Yet, even if Russia had been successful in achieving full control of the information space in Ukraine, this does not answer the question of how Russia would attempt to achieve the second aspect of a strategy of annihilation: permanently “disrupting their ability to resist aggression.” As the aforementioned definition proposed by Bartosh reveals, one possible method of achieving this is to “weaken and destroy the foundations of their national identity and way of life.” In the misguided calculations of the Kremlin, if Ukrainians were to begin seeing themselves as Russians, their willingness to resist would decrease. This explains some of the Russian activities in the occupied territories of Ukraine. These have included attempts to erase the usage of the Ukrainian language, destruction of religious and cultural sites, and the indoctrination of schoolchildren in occupied territories.

Countering Russian Information Warfare Strategy

The more we learn about Russian information operations, the more vulnerable they appear to be. As the fight in Ukraine has demonstrated, Russia’s previously perceived superiority in information warfare can be undermined, and in some cases overcome, by a country with significantly less resources and OIE capabilities. An expert understanding of the country and the proactive targeting of narrative vulnerabilities can provide an effective defense against information and influence operations. For too many years, the U.S. has approached IO from a reactive and defensive viewpoint. While the West should by no means engage in OIEs with the same destructive intentions as Russia does, that does not mean that there are no strategic vulnerabilities in their approach that can be exploited. While designing new strategies to counter Russian OIEs, the following must be kept in mind:

  • Avoiding Biases—An accurate understanding of how malign actors view information warfare is critical to the development of countermeasures. During this process, it is important to avoid mirror imaging, and recognize that not all countries approach and define the information environment in the same way.
  • Identifying Structural Weaknesses—Bartosh implies that even Russian IO analysts, as well as practitioners, may lack a clear understanding of “the national values and interests of our state and on their scientifically established hierarchy and priority levels.” This, along with the NATO Strategic Communications Center report, suggests that Russia’s command and control system for information might be more vulnerable than previously thought.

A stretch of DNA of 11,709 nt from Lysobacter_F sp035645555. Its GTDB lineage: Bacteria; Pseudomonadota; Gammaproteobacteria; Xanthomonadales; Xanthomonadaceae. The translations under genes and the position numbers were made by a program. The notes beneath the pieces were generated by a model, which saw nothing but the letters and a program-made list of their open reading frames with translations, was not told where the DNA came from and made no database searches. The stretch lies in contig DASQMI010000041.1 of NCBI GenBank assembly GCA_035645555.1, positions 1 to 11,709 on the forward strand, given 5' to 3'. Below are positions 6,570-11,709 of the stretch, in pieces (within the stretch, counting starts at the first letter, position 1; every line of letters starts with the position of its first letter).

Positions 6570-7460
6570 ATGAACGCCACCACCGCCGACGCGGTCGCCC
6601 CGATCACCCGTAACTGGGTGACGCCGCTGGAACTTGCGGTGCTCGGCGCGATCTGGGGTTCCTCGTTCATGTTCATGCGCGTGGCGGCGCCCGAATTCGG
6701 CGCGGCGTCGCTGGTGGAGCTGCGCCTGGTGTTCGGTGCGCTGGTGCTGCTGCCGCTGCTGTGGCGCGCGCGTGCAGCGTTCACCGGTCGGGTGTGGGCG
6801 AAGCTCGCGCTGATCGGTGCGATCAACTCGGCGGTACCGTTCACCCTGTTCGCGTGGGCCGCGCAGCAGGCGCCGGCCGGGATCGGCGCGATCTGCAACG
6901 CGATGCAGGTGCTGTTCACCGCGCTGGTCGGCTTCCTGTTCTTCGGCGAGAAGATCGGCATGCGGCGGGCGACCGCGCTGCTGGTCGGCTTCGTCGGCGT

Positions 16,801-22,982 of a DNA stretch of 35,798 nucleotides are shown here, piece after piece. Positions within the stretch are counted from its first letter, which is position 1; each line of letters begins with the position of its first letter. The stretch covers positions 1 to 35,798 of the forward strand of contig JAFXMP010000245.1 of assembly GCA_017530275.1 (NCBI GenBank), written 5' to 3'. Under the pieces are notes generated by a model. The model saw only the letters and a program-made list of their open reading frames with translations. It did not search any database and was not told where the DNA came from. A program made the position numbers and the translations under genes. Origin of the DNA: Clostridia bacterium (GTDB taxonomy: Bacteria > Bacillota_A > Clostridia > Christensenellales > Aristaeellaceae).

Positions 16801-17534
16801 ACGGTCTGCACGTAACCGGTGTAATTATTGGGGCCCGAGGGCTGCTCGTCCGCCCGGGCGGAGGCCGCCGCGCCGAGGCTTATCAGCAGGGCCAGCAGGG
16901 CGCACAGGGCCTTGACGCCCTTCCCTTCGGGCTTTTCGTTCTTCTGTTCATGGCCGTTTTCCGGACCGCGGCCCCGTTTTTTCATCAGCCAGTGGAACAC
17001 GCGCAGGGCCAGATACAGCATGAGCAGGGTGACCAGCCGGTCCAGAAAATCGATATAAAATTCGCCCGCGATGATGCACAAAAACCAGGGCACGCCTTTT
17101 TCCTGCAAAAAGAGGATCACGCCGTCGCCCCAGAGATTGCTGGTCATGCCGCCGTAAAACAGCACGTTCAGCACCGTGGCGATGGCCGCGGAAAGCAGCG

• Creating an Adaptive Response Structure—Information warfare in an age of social media requires quick and adaptive responses to events on the ground. Russia has found that, against an active opponent, a government bureaucracy with a long chain of command is not capable of winning an information war alone. Any response should include not only a whole-of-government approach, but also industry, civil society, academic institutions, allies, and partners.
  • The Role of Cultural Institutions—Cultural institutions, whether willing or not, cannot avoid being drawn into competition over information when it targets society at all levels. While understandably prioritizing their own security first, these institutions can also, when they choose, proactively become a part of shaping narratives and countering disinformation. This topic will be examined in more depth in a future IWC Insights article.
  • Targeting Narrative Vulnerabilities—While recent polls seem to indicate that the majority of Russians still support continuing the War in Ukraine, there is a significant diversity in opinion on the topic in Russia. Many factions disagree on the direction the war should take, and many others only support it due to fear of reprisals. The divisions being exacerbated by the war create narrative vulnerabilities in the Russian information environment that may have not existed beforehand. 

In conclusion, there are many potential lessons and opportunities that can be gleaned through direct examination of new Russian sources, such as the article translated by the IWC. These ideas should become the basis of further discussion on Russian narrative vulnerabilities and how they can be used to counter Russian information warfare strategy. While Russian sources often refer to all of Russia’s OIE as defensive in nature, this does not mean that they do not expose the logic and intent behind the Kremlin’s proactive use of OIE and influence campaigns abroad. After all, when it comes to the Russian Way of Information Warfare, the best defense is a good offense.